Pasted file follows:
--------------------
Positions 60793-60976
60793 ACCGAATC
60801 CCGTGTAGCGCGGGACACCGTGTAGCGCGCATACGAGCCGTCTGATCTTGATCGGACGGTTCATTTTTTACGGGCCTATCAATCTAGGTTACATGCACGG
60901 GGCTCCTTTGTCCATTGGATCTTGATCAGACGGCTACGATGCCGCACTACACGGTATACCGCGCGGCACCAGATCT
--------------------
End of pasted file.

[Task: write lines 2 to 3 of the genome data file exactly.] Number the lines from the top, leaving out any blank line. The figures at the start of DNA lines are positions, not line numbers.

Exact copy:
60793 ACCGAATC
60801 CCGTGTAGCGCGGGACACCGTGTAGCGCGCATACGAGCCGTCTGATCTTGATCGGACGGTTCATTTTTTACGGGCCTATCAATCTAGGTTACATGCACGG